Both defenses stiffened and it became clear that the second half was going to come down to whose – if anybody’s – offense was going to score.
The Class 2A No. 6-ranked Harding Hawks needed a touchdown to take the lead. Bishop Dwenger wanted to score because as evidenced by Week 1, if you leave the Hawks hanging around late in a game, it’ll be your undoing.
Finally, after nearly 23 minutes of scoreless second-half football Friday night at Fred Zollner Stadium, it was the Class 4A No. 5-ranked Saints who got a 1-yard touchdown run from quarterback Trevor Yerrick to put away the Hawks, 24-12.
“We played a lot harder in the second half on defense,” Bishop Dwenger coach Chris Svarczkopf said. “We dug a little deeper and knew what we had to do.”
After stifling Harding on two second-half drives, including one midway through the fourth quarter, the Saints put together a game-clinching drive late in the fourth quarter.
Taking over at its own 42-yard line after the Hawks failed to convert on a fake punt on fourth and 23, Bishop Dwenger marched to its opponent’s 33-yard line before its drive nearly stalled out.
Facing a fourth and 11, Yerrick – aided by good blocking from his line – fired an 18-yard strike to his receiver Tyler Eifert.
Five plays and 15 yards later, Yerrick scored on a keeper with 1:04 remaining.
“Yerrick did a really good job of running the offense tonight,” Svarczkopf said.
The Saints racked up 233 rushing yards from the triple-option formation. Yerrick was tasked with timing his pitches and flips to the running backs and also tucking the ball away and running with it. He finished with 50 yards and two touchdowns.
“Our game plan wasn’t to come out passing,” Eifert said. “We wanted to run the ball and try to wear them down.”
The Hawks hung tough but couldn’t hold on that final drive. The Saints’ defense, however, did stonewall Harding’s scoring efforts.
The Hawks put together two drives deep into Bishop Dwenger territory that went for naught.
Early in the third quarter, the Hawks had a third-and-two situation from the Saints’ 26-yard line, but running back Roderick Smith was stuffed for a two-yard loss and a pressured Darious Griffin’s fourth-down pass failed.
Then early in the fourth quarter, Smith galloped for 41 of his 202 yards to get the Hawks to the Saints’ 29-yard line. If it hadn’t been for Eifert, the free safety, angling across the field and nudging Smith out of bounds, the running back likely would have scored to give Harding an 18-17 lead.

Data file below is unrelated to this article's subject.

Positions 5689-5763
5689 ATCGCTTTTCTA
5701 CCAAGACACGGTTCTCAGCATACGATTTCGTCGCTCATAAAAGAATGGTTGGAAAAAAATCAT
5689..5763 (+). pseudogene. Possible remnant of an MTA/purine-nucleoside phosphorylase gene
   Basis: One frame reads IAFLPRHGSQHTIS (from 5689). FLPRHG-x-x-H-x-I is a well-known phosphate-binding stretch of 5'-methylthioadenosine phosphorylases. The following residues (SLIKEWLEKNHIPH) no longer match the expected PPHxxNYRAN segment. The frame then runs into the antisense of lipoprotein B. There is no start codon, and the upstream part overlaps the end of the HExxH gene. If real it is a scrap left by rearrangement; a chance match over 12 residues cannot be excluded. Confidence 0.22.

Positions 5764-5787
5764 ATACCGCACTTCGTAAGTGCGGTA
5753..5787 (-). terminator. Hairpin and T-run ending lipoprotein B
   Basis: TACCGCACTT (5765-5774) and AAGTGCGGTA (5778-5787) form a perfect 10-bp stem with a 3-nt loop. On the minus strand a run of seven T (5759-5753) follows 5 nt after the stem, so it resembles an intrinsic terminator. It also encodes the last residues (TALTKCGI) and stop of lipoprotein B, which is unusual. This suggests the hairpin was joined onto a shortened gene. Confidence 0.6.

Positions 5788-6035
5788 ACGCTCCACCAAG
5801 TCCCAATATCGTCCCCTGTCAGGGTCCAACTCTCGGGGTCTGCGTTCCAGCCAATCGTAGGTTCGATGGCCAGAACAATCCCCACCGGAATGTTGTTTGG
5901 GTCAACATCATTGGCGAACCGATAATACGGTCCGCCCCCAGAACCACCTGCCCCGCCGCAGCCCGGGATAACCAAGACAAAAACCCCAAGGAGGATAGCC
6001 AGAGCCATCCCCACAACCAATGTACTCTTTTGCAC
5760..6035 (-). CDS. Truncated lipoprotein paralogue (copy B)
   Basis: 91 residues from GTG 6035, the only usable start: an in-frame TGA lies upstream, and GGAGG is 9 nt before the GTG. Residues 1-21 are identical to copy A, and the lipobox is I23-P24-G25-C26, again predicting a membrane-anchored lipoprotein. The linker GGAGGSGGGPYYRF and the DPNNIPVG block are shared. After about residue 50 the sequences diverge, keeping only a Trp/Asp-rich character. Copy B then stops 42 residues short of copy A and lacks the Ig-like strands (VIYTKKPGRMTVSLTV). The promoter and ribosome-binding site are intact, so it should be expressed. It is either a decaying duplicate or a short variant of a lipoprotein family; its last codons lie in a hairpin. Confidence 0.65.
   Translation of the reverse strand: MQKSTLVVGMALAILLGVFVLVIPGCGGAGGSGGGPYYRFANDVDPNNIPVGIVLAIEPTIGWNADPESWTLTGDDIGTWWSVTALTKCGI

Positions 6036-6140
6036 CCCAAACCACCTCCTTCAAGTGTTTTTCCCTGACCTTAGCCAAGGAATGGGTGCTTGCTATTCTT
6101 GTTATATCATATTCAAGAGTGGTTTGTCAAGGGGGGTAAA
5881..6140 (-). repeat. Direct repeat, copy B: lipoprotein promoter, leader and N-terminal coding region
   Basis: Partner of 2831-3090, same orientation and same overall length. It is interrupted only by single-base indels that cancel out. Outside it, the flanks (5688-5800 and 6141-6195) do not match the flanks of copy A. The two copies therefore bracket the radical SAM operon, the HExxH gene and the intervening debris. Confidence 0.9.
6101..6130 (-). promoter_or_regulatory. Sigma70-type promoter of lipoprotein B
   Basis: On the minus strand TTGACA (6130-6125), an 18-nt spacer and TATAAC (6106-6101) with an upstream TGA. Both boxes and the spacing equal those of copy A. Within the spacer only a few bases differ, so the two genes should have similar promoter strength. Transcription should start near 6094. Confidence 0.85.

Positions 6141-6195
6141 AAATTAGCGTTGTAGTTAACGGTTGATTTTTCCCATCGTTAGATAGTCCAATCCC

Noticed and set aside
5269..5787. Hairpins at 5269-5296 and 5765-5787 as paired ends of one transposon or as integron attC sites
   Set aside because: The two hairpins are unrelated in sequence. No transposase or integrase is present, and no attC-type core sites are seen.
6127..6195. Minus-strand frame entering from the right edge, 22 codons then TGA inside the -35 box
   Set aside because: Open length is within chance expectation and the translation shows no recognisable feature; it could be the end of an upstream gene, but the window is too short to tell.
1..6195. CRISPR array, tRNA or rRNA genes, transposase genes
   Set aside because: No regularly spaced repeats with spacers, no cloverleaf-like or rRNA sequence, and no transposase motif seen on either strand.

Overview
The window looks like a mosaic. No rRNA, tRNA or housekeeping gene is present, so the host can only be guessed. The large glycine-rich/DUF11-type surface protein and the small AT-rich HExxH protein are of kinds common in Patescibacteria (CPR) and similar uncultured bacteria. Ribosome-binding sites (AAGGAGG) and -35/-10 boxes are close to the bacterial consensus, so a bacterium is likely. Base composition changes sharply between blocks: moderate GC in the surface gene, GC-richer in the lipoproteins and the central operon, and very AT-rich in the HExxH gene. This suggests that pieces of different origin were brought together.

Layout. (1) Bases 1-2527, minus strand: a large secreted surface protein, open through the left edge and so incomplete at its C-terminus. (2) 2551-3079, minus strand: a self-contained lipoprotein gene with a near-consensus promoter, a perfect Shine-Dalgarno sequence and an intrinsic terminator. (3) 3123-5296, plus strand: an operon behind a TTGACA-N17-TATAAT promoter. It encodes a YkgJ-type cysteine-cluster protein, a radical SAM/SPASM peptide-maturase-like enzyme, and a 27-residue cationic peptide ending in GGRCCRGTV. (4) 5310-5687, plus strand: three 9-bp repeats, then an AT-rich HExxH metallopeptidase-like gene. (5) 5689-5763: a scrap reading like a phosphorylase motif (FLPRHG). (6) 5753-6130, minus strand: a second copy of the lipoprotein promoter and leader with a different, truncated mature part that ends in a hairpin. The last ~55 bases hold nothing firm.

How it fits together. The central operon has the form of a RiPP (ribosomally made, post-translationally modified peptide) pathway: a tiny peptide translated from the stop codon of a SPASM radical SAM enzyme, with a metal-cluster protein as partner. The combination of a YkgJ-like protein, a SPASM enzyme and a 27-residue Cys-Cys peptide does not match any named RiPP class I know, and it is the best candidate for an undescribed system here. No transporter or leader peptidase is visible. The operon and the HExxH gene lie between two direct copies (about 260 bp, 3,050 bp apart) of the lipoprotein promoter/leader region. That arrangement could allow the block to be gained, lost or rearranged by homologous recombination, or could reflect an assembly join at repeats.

“I was just thinking, ‘If I let him score, he just outran me and embarrassed me,’ and I didn’t want to let that happen,” Eifert said.
A nine-yard illegal use of the hands penalty put the Hawks in second and 17, forcing them to throw.
Griffin’s pass went incomplete and then he was smashed for a six-yard loss on a sack by a bullrushing Saints defensive line.
Again, a Harding drive stalled out deep in Bishop Dwenger territory.
“If you’re going to bend, just don’t break,” Eifert said. “They had a lot of long runs, but we stepped up and stayed strong when we had to.”
Given an opportunity to put the opponent away after the failed fake punt, the Saints stuck with their triple-option game plan and pounded the Hawks for that final drive.
“We knew they were going to run a lot,” Harding coach Sherwood Haydock said. “That’s tough to defend, any time. Our defense held on in a couple situations, but we had six or seven missed tackles for lost yardage.”
The second half was a stark contrast from the first half, which featured lots of scoring in a short amount of time.
Bishop Dwenger marched down the field in the opening three minutes, using just eight plays – all rushing – to go 70 yards. Yerrick capped the drive with a one-yard keeper.
Harding’s Austin Coleman muffed a punt return at his own 10-yard line and the Saints capitalized by scoring on the next play, a 10-yard run from running back Robby Kimes. He finished with a team-high 115 yards.
The Hawks responded with a 13-yard score from Smith and then a 62-yard pass reception by Coleman.
They failed to score on both two-point conversions.
The Saints scored on a 34-yard field goal as the first half ended, set up by Eifert’s 18-yard catch.